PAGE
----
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By Roger Crowley

A gripping exploration of the autumn of Constantinople and its connection to the area we are living in today.

The fall of Constantinople in 1453 signaled a shift in historical past and the top of the Byzantium Empire. Roger Crowley's readable and accomplished account of the conflict among Mehmet II, sultan of the Ottoman Empire, and Constantine XI, the 57th emperor of Byzantium, illuminates the interval in background that used to be a precursor to the present clash among the West and the center East.

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Extra info for 1453: The Holy War for Constantinople and the Clash of Islam and the West

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When the Ottomanist solution did not work, Muslim intellectuals, including some Ottomanists, began to voice a discourse of Islamism as a way of finding a common ground, now among remaining Muslim subjects of the empire. Turkish nationalism developed partly as a secular translation of Islamism and partly as a reaction to the failure of the Islamic ideal of unity. There were two streams of Turkish nationalism: an ethnic nationalism, which was defended by Akçura, and a cultural nationalism, which was formulated by Ziya Gökalp among others.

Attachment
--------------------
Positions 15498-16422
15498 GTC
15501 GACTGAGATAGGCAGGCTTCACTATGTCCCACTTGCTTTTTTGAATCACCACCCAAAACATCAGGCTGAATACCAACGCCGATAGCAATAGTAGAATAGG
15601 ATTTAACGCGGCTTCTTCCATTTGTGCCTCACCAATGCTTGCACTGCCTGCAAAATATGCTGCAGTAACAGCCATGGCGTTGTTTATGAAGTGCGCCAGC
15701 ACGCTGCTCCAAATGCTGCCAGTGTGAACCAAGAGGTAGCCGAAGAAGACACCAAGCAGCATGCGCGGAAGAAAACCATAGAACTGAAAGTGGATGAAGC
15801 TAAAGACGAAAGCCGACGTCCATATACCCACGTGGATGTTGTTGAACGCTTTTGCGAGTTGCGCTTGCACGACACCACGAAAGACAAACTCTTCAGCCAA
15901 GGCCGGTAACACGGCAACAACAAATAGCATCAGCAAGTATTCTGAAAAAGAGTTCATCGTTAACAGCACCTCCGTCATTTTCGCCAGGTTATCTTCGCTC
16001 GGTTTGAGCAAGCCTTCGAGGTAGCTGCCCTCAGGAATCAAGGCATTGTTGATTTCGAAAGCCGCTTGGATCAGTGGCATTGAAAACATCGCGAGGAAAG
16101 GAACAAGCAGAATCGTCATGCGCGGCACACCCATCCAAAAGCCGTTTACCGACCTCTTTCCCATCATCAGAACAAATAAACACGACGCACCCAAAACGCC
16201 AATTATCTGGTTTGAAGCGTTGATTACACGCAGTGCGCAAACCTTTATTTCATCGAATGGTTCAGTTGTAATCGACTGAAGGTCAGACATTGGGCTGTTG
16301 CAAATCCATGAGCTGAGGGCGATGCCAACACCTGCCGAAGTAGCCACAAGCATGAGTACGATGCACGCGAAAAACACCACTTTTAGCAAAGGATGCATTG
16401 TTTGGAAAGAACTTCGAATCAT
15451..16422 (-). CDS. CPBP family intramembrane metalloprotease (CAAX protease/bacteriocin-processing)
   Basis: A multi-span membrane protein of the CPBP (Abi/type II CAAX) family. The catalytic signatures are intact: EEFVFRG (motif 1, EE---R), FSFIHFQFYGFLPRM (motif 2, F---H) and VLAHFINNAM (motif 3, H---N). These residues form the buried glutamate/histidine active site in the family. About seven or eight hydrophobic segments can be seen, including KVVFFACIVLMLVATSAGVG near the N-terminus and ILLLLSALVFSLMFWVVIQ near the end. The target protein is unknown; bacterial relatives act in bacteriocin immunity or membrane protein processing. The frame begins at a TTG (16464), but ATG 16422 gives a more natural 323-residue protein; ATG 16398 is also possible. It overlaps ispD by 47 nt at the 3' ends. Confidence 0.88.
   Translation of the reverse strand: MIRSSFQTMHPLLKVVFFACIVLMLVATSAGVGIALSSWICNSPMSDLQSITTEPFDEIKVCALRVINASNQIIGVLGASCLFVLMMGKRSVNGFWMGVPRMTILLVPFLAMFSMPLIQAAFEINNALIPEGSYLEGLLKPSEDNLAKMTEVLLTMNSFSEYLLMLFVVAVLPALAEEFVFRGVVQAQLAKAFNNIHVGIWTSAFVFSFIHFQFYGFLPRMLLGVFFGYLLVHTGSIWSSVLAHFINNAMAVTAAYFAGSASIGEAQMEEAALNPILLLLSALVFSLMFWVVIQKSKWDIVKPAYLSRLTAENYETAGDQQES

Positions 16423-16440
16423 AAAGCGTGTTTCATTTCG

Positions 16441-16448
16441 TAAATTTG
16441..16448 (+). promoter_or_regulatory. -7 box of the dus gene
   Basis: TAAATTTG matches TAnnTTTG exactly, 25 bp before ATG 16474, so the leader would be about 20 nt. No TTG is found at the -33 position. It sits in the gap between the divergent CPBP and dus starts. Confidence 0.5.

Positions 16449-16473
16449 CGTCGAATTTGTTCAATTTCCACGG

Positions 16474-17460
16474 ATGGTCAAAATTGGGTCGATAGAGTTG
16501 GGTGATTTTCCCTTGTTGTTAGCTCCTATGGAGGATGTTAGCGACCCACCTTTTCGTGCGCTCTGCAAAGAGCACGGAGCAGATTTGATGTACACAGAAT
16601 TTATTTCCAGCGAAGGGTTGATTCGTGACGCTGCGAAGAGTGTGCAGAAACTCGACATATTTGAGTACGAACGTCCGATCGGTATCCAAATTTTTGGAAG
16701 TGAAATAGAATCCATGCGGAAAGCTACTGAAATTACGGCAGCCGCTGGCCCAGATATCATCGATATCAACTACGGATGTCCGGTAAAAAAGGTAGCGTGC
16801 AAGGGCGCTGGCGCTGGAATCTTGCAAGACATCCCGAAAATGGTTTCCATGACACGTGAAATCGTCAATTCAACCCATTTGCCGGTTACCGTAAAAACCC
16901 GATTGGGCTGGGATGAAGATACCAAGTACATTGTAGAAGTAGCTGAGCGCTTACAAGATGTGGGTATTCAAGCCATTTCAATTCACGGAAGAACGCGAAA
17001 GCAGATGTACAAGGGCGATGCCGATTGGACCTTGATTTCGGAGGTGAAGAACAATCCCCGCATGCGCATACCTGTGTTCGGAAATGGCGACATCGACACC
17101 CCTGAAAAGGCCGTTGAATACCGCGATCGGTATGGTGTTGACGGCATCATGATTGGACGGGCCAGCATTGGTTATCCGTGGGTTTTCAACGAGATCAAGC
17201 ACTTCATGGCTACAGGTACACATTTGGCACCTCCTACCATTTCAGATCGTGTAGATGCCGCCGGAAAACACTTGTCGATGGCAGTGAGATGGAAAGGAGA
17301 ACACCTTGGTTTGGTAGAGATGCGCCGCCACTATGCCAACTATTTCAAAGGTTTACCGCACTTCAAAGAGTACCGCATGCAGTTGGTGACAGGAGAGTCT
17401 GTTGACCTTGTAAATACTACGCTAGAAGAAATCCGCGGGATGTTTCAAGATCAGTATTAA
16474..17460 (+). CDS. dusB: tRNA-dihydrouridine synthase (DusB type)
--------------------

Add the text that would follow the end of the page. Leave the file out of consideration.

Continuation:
18 This was the beginning of a long-enduring Turkish strategy of containing the Russian threat through alliances with major European powers. “The Concert of Europe,” that came into effect after the Congress of Vienna in 1814, established a balance of power that would continue until the outbreak of the First World War. Yet Russian expansionist motives regarding the Ottoman territories were regarded as threatening the balance. 19 The foundations of the classical Turkish grand strategy of seeking to balance Russia through alliance with Western powers were laid down during this period, which witnessed at least a partial convergence of European and Ottoman interests.

Ottoman intellectuals developed three alternative responses or identity discourses to tackle the challenge of finding a common ground for the diverse population of the empire: liberalism (Ottomanism), Islamism, and Turkish nationalism. Each of these discourses emerged in response to a previous one in the order in which they are listed. They were also very much influenced by each other. Ottomanism, or the idea of Ottoman patriotism, was expressed in Islamic terminology, and Turkism even in its most secular expressions was never formulated in contradiction to Islam.

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